The New York Times 2024-02-14 18:29:26


Middle East Crisis: Israel Strikes in Lebanon After Deadly Rocket Attack

Fresh attacks risk efforts to calm the Israel-Lebanon border.

Israel said that its air force was carrying out extensive strikes on southern Lebanon on Wednesday in response to a deadly rocket attack, a significant escalation in recent fighting that threatened to derail diplomatic efforts to stem cross-border tensions.

The rocket attack from Lebanon was the second in two days to cause casualties in northern Israel and was the latest in months of tit-for-tat strikes across the border that have fueled fears about a wider war as Israel battles Hamas in Gaza. There was no immediate claim of responsibility, but suspicion quickly fell on Hezbollah, the Lebanese militia and ally of Hamas that has regularly fired into Israel.

One woman was killed and at least eight others were wounded in rocket fire near the city of Safed, according to Magen David Adom, Israel’s nonprofit emergency medical service.

Within hours, Israel’s military said that it was carrying out strikes in Lebanon. Soon, images and videos of the strikes started coming in from Lebanese broadcasters, and the Hezbollah-owned Al Manar news station reported that at least four people had been killed.

Benny Gantz, a member of Prime Minister Benjamin Netanyahu’s emergency war cabinet, described the morning’s rocket attack as “a difficult event for which the response will come soon and powerfully.” He suggested that Israel could strike at Lebanese military targets in addition to those belonging to Hezbollah.

“It is important that we be clear — the one responsible for the fire from Lebanon is not only Hezbollah or the terrorist elements that carry it out, but also the government of Lebanon and the Lebanese state that allows the shooting from its territory,” Mr. Gantz said, adding: “There is no target or military infrastructure in the area of ​​the north and Lebanon that is not in our sights.”

The latest strikes threatened to derail diplomatic efforts by the United States and others to defuse the cross-border tensions. A Western diplomat said on Tuesday that France had presented a proposal to Israel, Lebanon’s government and Hezbollah. The French proposal details a 10-day process of de-escalation and calls for Hezbollah to withdraw its fighters to a distance of 10 kilometers (six miles) from Lebanon’s border with Israel, according to the diplomat, who is involved in the talks and who requested anonymity to discuss the sensitive deliberations.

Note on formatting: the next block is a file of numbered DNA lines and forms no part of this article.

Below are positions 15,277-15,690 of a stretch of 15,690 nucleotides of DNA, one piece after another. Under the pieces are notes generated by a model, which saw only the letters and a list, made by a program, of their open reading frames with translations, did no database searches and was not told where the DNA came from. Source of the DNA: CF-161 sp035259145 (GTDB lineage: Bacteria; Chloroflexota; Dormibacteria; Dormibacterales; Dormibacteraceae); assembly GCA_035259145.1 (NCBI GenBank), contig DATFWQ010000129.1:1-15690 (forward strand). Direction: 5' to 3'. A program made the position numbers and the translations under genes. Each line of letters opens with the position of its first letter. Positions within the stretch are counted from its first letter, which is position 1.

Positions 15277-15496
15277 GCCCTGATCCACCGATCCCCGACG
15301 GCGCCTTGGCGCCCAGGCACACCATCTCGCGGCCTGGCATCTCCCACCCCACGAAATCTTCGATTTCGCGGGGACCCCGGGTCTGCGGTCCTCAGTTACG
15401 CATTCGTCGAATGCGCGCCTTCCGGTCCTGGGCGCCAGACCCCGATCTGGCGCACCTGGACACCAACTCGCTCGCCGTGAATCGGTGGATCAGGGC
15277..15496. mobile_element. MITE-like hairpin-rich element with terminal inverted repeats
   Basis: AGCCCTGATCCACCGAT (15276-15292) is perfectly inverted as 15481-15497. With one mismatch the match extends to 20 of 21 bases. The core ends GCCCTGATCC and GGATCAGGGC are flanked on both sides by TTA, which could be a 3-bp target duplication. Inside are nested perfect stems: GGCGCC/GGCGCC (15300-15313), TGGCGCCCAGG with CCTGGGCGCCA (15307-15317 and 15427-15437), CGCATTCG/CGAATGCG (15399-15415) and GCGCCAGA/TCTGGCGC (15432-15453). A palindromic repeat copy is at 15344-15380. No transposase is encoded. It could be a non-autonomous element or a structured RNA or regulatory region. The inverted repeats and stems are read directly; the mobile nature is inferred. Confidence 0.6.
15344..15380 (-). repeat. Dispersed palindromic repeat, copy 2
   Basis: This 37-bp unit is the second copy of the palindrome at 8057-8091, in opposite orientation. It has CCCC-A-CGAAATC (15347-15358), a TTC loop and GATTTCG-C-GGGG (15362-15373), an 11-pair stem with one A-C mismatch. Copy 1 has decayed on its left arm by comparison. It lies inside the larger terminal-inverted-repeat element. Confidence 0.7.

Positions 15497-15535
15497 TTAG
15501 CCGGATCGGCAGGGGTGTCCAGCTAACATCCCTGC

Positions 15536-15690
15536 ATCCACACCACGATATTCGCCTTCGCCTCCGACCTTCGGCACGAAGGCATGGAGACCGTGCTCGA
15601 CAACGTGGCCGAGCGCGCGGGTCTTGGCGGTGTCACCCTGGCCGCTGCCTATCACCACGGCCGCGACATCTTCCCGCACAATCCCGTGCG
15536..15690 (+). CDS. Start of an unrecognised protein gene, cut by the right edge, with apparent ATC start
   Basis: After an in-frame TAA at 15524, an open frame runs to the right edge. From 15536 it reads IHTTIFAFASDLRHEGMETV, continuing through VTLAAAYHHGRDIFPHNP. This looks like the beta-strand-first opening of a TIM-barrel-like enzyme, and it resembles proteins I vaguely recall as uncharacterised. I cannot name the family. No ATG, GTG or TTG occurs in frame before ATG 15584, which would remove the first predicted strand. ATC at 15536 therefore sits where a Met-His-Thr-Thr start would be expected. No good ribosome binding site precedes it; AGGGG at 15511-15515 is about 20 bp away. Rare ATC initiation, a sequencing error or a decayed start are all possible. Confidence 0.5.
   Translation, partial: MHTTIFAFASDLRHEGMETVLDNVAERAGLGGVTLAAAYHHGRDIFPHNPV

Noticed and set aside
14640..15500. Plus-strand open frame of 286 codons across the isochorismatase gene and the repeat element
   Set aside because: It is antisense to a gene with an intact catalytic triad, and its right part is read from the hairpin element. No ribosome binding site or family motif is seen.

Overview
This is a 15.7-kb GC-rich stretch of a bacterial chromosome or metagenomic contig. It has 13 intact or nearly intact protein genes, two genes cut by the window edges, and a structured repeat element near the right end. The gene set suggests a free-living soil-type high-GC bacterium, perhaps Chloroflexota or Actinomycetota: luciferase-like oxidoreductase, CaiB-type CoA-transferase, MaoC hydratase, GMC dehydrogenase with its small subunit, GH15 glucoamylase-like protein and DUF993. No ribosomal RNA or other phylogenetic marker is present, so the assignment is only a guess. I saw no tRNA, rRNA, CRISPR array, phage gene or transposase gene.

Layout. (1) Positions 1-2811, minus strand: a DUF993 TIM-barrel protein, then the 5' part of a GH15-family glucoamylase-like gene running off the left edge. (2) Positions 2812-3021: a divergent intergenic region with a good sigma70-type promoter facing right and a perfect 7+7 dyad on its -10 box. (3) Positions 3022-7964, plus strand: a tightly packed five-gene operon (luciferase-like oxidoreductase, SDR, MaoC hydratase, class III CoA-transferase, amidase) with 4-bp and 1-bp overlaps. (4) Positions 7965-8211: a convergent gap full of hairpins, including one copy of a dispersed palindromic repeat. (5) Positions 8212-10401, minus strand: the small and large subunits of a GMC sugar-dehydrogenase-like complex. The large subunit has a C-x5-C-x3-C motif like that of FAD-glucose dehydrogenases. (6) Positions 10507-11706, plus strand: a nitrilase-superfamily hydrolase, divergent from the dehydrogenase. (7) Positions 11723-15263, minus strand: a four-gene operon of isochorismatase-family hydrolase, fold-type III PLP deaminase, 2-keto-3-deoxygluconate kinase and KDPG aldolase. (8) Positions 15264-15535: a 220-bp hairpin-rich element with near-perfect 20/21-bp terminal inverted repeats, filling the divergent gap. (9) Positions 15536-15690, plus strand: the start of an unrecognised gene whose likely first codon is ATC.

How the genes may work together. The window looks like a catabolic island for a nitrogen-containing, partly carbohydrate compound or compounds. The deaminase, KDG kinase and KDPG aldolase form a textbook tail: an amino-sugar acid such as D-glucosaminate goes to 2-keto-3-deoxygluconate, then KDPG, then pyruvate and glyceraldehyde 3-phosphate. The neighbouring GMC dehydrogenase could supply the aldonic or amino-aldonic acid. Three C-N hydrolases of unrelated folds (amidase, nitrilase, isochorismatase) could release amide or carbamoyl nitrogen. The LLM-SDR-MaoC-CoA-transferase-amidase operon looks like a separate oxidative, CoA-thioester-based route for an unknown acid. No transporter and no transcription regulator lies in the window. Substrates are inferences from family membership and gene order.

In recent weeks, Israel has warned that unless a diplomatic solution is reached, it would have to use military force to stop Hezbollah’s attacks in order to allow for tens of thousands of Israelis to return to their homes. Mr. Netanyahu has been wary of opening a second front while the Israeli military continues to press its invasion of Gaza, but has faced calls from hard-liners in his government to take stronger action.

Avigdor Liberman, a former top adviser to Mr. Netanyahu who now leads an opposition party, accused the government of waving a “white flag” at Hezbollah by failing to take strong enough steps to stop the rocket attacks.

“The war cabinet surrendered to Hezbollah and lost the north,” he wrote on social media on Wednesday.

Israel’s military said that rockets from Lebanon had landed in the areas of Netu’a, Manara and a military base in northern Israel. In Safed, a city of nearly 40,000 people that has four military bases nearby, according to Tamir Engel, a spokesman for the city, rocket warnings are not uncommon but fatalities and direct hits are rare.

In early January, Hezbollah fired rockets toward a small military base not far from the city. The group said then that it was retaliating for the assassination days earlier of a senior Hamas commander in Lebanon; Israel said at the time that the attack had caused no casualties.